The Use of Chemical Weapons in the Tokyo Subway Attack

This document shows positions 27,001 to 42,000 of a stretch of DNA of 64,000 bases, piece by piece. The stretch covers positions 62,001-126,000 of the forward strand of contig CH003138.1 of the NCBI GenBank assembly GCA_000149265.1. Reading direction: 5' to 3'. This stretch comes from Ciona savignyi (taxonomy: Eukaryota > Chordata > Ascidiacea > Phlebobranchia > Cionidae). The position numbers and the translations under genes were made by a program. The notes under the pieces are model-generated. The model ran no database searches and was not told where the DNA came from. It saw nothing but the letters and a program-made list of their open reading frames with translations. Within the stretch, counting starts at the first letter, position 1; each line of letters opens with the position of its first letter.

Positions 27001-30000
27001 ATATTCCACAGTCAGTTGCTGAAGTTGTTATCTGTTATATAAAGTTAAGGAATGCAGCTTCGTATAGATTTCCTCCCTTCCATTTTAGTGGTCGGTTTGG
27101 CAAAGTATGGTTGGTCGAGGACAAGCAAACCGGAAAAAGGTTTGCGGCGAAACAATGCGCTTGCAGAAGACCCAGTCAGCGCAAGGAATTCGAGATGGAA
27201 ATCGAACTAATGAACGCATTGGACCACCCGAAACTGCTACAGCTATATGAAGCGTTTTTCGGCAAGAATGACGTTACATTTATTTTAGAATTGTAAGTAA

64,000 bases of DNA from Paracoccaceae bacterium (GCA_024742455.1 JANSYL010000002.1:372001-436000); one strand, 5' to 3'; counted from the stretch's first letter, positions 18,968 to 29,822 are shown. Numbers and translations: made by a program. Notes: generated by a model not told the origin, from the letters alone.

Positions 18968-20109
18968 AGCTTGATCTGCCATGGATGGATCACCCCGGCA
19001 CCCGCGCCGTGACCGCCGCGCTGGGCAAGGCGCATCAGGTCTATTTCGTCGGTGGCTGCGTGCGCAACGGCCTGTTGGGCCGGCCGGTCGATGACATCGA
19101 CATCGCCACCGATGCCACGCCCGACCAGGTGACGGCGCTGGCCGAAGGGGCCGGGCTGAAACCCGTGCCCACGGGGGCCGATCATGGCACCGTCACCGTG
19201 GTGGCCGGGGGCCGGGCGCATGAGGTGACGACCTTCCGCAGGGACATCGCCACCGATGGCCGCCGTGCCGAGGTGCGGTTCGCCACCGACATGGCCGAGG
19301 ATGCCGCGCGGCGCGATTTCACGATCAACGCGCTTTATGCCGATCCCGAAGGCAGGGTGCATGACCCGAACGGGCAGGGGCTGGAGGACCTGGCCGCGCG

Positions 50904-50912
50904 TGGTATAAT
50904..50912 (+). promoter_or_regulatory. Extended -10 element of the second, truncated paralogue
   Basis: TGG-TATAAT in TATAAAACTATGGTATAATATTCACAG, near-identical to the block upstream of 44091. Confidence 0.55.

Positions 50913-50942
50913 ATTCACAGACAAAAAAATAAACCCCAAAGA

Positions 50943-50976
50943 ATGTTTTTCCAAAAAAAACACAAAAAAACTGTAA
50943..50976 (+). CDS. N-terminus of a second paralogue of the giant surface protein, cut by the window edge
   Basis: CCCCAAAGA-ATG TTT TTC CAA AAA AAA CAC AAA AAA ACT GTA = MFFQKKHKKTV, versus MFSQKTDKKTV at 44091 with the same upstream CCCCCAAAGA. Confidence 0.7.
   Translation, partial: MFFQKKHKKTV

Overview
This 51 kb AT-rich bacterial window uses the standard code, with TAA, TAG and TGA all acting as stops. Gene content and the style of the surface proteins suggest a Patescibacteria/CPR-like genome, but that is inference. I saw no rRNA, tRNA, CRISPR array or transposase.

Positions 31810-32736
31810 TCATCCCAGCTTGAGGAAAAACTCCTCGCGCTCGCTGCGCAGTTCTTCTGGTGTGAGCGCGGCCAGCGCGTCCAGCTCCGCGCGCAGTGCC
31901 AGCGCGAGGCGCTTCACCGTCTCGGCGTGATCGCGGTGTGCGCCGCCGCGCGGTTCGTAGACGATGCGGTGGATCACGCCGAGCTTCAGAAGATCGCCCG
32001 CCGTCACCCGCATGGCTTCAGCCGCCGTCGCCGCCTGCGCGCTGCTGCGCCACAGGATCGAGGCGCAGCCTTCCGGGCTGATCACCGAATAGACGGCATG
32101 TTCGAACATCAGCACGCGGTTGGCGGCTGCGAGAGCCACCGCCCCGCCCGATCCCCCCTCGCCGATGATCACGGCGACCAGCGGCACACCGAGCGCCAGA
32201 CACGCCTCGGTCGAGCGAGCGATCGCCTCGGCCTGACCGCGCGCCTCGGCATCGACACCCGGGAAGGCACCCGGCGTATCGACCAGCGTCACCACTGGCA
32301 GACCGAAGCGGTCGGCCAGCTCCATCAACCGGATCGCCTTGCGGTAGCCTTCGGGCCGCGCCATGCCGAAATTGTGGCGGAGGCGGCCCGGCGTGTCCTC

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The Use of Chemical Weapons in the Tokyo Subway Attack Japan has long enjoyed the enviable reputation of being one of the safest nations in the world. The country has one of the world lowest rates for murder and other violent crime, and the Japanese National Police Agency and local Police forces are often praised as a model of law enforcement efficiency. Tokyo enjoys one of the cleanest, safest and most efficient subway networks in the world. Trains run on precise schedules and accommodate 2.7 billion passengers a year. All that changed on March 20, 1995. A nightmare unfolded as the city of Tokyo experienced one of the worst terrorist attacks of the century. This is what many considered to be the first true case of use of chemical agents by terrorists in a major attack on civilians. On the morning of 20 March 1995, small containers described by eyewitnesses as being wrapped in newspaper and covered with clear plastic bags about the size of lunch box were placed on five trains running on three major lines of the Tokyo subway system (Marunouchi, Chiyoda, and Hibiya). The trains were scheduled to arrive at the Kasumigaseki station within four minutes of each other at the height of the morning rush hour around 8 am in the morning. It was to report later that police authorities suspected the containers to be a type of binary chemical weapons in which the constituent elements of sarin were brought together to form the poisonous gas just prior to its release by breaking of the bottles in the crowed cars. The results were twelve people dead and over five thousand injured, as gas spread through the trains and affected passengers were disgorged at sixteenth separate stations along the route. Two of the subway lines were shut dow... ... middle of paper ... ...s required if the dispersal method is efficient. In this incident the dispersal was not efficient enough, which resulted in saving many lives. Unfortunately when terrorists get control of weapons, as they have no government or subjects to answer to allowing them to be as irresponsible as they like. For these reasons the supply of the raw materials must be more tightly controlled. Even though the raw materials can be kept in the same containers as other legitimate chemicals all that is required is a rigorous testing procedure. Bibliography: Reference: AFP- Agency France Press, “Japanese Sect Members Spent Lavishly in W. Australia: Report” (1995). JT -Japan Times, “Other Toxic Fume Cases” (1995). JTW -Japan Times Weekly International Edition, "Security System Getting a Hard Look: Murayama" (1995). DARSC- , published by the Aum Shinri Kyo sect on 1995.

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